Clallam County rejects levee project bid

Commissioners cite $13.8M cost

PORT ANGELES — The Clallam County commissioners have rejected the lone bid for the Phase 2 Lower Dungeness River Floodplain Restoration & Levee/Realignment Project, citing the high cost.

More bids will be requested after as-yet-undetermined adjustments are made.

“We’re hopeful we will work something out with the Jamestown S’Klallam Tribe that will be a win/win,” Acting County Engineer Joe Donisi said Thursday.

“There are a lot of alternatives being investigated, so we are honing in on those.”

The county Department of Community Development received only one bid for the project on June 7. The bid from Delhur Industries Inc. was for $13.8 million. That exceeded the engineer’s estimate by 47 percent and also was more than the project’s grant funding.

Donisi had told the commissioners on Tuesday, when the decision to reject the bid was made, that the county engineers will change the bid package and seek additional funding. A temporary levee is open to discussion, he said.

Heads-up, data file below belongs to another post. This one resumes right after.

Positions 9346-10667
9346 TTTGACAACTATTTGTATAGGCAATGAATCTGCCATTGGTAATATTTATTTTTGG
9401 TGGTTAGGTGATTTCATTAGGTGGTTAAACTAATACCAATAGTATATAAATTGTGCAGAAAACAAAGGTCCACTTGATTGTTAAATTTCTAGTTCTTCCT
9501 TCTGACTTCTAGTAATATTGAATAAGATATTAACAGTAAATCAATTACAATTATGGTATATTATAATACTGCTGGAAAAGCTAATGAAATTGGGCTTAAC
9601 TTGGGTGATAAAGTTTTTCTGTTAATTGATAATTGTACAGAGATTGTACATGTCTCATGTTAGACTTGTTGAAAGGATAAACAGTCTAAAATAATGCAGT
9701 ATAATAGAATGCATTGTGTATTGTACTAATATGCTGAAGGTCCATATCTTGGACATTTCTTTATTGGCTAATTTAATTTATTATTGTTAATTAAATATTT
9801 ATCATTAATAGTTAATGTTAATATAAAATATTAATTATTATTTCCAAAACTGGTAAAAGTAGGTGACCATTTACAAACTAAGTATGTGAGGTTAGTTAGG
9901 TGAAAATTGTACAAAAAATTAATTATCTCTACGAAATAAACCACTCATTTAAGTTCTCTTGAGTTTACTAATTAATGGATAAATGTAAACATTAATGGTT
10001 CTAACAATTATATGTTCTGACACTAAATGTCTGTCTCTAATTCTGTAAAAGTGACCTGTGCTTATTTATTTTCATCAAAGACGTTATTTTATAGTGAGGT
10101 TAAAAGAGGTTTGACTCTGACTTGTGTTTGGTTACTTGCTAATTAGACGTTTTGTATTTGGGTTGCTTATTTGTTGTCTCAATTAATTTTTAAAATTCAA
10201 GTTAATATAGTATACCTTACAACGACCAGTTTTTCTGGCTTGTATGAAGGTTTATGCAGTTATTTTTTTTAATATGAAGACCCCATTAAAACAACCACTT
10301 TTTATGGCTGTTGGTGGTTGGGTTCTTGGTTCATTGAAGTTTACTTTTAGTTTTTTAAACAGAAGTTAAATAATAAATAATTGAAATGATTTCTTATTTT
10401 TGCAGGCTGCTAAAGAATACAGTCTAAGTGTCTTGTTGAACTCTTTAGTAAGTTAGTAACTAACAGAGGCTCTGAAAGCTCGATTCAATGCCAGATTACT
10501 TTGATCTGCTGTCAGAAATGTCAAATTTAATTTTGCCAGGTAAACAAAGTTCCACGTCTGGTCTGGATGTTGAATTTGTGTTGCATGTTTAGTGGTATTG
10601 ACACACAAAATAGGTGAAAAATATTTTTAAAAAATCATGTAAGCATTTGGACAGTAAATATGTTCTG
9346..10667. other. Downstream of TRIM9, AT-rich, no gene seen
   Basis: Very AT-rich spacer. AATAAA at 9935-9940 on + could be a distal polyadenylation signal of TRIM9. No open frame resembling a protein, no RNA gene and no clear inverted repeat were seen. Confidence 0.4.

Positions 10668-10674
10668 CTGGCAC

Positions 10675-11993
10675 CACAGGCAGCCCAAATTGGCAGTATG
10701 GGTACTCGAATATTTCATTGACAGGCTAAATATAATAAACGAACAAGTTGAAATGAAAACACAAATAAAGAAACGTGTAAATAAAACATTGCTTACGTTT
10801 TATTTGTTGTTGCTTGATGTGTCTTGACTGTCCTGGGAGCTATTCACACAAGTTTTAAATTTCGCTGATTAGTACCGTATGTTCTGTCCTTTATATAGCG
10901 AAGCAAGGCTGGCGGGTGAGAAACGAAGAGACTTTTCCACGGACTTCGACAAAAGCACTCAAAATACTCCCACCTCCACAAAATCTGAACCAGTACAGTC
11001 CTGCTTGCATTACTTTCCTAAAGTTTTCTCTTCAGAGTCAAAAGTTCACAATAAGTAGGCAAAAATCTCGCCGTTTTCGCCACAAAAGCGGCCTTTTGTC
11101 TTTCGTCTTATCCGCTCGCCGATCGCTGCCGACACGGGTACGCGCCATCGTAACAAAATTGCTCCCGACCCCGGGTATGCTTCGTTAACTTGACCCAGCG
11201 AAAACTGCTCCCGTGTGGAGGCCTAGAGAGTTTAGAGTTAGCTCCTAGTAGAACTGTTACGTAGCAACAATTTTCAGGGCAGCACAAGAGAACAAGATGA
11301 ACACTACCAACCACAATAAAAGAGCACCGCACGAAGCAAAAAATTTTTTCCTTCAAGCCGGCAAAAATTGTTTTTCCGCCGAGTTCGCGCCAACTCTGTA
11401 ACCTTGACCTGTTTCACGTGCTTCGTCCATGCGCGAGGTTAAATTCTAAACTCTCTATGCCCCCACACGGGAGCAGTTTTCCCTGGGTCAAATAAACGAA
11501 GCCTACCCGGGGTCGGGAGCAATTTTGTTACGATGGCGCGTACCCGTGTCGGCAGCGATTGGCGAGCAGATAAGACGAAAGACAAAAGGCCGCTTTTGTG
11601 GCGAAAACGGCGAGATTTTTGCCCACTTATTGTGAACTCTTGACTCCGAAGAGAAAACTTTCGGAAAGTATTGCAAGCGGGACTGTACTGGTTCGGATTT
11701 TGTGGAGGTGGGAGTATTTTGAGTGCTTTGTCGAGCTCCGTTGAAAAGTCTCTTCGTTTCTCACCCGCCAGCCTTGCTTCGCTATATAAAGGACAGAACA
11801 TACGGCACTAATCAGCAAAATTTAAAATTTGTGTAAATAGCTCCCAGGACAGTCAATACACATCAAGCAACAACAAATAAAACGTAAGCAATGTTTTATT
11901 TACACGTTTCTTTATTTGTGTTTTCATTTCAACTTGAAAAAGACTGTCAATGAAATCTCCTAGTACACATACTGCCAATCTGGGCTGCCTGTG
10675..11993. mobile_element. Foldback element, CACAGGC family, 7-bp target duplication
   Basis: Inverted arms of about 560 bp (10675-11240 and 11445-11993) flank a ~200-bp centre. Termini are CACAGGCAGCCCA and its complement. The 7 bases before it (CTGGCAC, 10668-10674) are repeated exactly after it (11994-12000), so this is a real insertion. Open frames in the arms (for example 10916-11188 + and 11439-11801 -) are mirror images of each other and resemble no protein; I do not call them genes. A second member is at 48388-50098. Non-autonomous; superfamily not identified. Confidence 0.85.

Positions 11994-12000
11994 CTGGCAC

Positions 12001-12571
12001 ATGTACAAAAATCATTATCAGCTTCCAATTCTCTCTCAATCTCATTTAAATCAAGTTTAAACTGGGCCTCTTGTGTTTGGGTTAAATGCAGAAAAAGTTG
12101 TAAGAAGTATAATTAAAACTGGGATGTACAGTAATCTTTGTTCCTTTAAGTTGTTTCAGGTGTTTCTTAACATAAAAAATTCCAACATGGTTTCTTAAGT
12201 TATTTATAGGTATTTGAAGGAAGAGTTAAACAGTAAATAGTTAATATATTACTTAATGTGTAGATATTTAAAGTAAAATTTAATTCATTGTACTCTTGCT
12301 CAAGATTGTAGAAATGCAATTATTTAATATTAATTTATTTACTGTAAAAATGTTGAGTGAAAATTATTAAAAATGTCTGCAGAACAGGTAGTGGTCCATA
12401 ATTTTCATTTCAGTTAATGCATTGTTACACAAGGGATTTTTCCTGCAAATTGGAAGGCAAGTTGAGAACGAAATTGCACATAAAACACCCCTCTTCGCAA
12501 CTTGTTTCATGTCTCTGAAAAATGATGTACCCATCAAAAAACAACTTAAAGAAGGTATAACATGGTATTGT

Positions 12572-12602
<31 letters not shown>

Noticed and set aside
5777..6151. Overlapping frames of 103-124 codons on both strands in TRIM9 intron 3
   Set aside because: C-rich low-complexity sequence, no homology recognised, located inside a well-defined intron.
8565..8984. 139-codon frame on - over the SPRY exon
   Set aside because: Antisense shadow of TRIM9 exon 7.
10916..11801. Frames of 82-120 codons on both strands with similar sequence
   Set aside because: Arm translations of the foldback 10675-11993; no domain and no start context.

“We discussed ways to bring it down. We are open to leaving out items, but we don’t want to redo the bid package.”

The Jamestown S’Klallam Tribe’s restoration planner, Randy Johnson, had urged the commissioners not to reject the bid during an earlier general public comment session.

County Commissioner Mark Ozias asked if the primary concern was cost or other factors.

Donisi said inflation was a factor, but so was synchronizing construction schedules. Some difficult items also were inserted into the project, so the bid should be rejected and the project changed, he said.

The project will include closing Towne Road in both directions between the Dungeness Valley Creamery and the Old Dungeness Schoolhouse for more than a year.

Once the new levee is built, the new Towne Road will be on top of the levee and a section of Towne Road will be removed as part of the restoration of the floodplain.

Phase 1 of the project began last September with a $5.5 million contract awarded to Scarsella Brothers, Inc., based in Kent.

The first phase included the construction of the new levee and embankment along the road, which will allow the river to flow through its historic floodplain.

The Jamestown S’Klallam Tribe and the North Olympic Lead Entity for Salmon have collaborated on the project.

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Brian Gawley can be reached at brian.gawley@peninsuladailynews.com.

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